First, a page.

Challenging sexism, discrimination and violence against women
Together we can reduce the rates of violence in our community, starting in the workplace.
Act@Work is an organisation-wide cultural-change program for workplaces.
Violence in the context of this program is defined as any act of gender-based activity that results in, or is likely to result in, physical, sexual, or psychological harm or suffering to women. It can also include spiritual and financial abuse, using intimidation, threats and isolation. Preventing violence against women requires changing cultural beliefs and attitudes that support it: gender inequality, rigid gender roles and stereotypes, sexism and discrimination. The program aims to promote equal and respectful relationships between women and men.
WHG is taking expressions of interest for Act@Work
Currently 10 local organisations have committed/undertaken the workplace based program (4 complete; 6 in progress)
- Ballarat Community Health
- The Courier
- Ararat Rural City Council
- AME Systems (Ararat)
- Victorian Government Department of Environment, Land, Water and Planning
- Victorian Government Department of Economic Development, Jobs, Training and Resources
- Golden Plains Shire Council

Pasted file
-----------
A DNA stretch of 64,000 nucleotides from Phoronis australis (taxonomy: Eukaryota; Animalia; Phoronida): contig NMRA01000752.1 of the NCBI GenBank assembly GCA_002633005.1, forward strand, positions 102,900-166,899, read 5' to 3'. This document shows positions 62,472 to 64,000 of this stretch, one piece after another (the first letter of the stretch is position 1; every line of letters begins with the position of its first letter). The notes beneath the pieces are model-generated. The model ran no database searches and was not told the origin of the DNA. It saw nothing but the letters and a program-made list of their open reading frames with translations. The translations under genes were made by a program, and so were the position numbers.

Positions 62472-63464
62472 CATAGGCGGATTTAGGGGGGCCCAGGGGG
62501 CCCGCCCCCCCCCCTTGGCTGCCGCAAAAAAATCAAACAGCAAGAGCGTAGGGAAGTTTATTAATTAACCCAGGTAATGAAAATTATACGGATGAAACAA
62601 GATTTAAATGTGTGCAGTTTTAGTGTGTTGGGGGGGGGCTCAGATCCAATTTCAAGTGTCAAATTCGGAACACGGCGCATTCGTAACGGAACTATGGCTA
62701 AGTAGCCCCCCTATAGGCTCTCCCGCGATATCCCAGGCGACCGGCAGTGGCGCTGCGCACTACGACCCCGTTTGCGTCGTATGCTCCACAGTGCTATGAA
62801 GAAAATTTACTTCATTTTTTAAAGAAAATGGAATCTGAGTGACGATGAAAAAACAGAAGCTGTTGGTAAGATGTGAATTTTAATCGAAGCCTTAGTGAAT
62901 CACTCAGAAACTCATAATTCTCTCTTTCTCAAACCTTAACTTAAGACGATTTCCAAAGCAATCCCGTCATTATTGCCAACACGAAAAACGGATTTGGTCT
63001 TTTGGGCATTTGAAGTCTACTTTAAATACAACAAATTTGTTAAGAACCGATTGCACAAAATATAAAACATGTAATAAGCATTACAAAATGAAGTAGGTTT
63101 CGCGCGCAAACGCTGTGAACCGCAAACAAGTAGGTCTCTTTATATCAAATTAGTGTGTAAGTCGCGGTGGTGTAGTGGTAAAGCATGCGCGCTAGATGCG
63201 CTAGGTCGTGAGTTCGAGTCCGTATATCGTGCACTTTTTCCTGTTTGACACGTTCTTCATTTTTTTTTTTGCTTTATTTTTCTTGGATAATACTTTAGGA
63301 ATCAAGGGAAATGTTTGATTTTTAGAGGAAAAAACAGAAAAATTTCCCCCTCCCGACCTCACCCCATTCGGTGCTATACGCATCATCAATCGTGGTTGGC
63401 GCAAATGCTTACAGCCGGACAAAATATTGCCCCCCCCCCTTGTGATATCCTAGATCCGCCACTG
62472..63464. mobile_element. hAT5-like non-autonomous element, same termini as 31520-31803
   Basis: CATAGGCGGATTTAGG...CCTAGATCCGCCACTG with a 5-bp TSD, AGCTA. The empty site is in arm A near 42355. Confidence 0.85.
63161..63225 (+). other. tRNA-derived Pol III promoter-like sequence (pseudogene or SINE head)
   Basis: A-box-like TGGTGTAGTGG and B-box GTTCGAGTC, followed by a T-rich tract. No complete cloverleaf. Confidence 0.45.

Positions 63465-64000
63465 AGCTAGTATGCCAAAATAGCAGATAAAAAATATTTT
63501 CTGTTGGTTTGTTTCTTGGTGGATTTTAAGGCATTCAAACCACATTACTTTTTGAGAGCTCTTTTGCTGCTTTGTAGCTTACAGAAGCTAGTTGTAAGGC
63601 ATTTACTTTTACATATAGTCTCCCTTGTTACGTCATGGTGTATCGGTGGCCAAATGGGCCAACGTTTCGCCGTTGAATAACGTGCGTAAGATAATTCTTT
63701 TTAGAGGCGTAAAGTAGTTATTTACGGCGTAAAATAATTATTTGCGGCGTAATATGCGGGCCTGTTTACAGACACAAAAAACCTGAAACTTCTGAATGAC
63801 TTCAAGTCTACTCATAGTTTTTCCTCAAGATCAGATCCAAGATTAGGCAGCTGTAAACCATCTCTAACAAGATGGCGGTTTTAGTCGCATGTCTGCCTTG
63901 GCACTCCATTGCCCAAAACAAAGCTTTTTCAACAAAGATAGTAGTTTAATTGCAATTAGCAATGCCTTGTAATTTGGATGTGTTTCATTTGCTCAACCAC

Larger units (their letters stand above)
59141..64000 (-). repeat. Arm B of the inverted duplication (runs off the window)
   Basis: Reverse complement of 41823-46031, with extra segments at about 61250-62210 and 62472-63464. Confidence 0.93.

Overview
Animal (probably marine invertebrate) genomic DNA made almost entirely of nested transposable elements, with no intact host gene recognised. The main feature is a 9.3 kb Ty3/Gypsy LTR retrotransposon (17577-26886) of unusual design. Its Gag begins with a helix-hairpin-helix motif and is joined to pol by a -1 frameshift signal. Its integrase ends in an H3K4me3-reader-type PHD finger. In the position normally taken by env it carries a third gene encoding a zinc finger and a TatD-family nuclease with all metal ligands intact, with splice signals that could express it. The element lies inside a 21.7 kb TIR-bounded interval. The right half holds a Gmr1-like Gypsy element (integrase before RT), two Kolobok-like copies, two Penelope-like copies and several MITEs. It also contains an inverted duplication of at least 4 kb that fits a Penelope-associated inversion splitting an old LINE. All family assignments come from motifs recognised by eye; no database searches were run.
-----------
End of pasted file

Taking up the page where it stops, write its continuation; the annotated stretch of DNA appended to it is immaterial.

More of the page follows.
- Hepburn Health Service
- City of Ballarat
- Vic Roads – Western Region alliance
- 2,700+ employees in workplaces have participated in the program
- Estimated 2,700+ families touched by the workplace-based program
Women’s Health Grampians would like to acknowledge the Act@Work Program was developed with funding provided by the Victorian Government Department of Justice and Regulation and acknowledge our partners during the development process: CAFS, WRISC and the City of Ballarat.
- Why Violence Against Women?
- one in three women aged 15 years or older have experienced physical violence
- approximately one in five women experience sexual violence.1
Violence against women is most likely to be perpetrated by a male person who is known to the woman; more specifically a current or former intimate partner. Of all Australian women physically assaulted in the last 12 months:
- 38% were assaulted by a current or previous intimate male partner
- 34% by another known male friend or family member and
- 18% of assaults were perpetrated by a stranger[i]
In Victoria, for women aged 15 – 44 years, violence is the greatest contributor to ill health and premature death, and has the most damaging effect on health, more damaging than other known risk factors such as smoking and obesity .[ii] In the workplace, the costs of violence against women are significant. By 2021 – 2022, intimate partner violence alone is projected to cost the Australian economy $15.6 billion annually, of which $456 million will be borne by employers.[iii] For more information about the rates and prevalence of violence against women in the Grampians region please refer to Violence against Women in the Grampians region – Policy, initiatives and a snapshot of data_December 2012.